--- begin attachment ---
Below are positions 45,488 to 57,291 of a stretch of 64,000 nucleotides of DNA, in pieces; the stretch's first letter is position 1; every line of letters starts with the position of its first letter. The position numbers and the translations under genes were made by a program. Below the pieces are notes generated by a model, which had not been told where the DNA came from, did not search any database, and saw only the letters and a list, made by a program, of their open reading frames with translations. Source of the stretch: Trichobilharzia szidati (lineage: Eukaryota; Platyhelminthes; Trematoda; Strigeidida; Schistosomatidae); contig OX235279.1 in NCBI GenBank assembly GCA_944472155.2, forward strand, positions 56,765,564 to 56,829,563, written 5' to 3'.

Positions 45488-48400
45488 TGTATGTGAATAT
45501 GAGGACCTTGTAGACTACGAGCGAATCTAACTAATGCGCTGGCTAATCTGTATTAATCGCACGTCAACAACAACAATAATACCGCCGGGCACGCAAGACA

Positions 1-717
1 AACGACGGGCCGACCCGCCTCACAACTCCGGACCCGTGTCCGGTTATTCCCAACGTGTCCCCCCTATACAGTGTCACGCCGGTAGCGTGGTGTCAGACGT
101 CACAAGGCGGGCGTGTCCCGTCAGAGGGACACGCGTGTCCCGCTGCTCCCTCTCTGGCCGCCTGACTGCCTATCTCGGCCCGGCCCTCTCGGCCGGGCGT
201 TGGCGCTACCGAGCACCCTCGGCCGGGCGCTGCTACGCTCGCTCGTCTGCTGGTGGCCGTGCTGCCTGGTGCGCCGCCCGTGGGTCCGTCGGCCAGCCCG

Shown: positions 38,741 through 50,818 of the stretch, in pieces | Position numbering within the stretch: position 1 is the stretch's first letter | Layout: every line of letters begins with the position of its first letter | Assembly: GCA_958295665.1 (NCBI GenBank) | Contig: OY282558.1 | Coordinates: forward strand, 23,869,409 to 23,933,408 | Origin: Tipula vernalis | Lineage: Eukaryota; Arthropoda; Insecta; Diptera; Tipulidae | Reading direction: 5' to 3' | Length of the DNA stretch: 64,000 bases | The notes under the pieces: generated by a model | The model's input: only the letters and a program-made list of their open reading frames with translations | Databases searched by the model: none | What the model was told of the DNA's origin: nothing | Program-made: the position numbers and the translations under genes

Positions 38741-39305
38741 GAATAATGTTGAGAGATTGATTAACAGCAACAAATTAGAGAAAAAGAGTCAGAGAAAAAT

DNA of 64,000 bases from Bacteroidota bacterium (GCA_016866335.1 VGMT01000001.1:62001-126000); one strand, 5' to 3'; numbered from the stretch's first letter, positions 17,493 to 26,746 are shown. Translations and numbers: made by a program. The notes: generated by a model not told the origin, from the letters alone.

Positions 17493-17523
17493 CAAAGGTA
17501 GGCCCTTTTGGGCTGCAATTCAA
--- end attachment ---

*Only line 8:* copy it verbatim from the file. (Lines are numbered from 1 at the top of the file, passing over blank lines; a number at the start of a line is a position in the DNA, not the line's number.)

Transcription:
201 TGGCGCTACCGAGCACCCTCGGCCGGGCGCTGCTACGCTCGCTCGTCTGCTGGTGGCCGTGCTGCCTGGTGCGCCGCCCGTGGGTCCGTCGGCCAGCCCG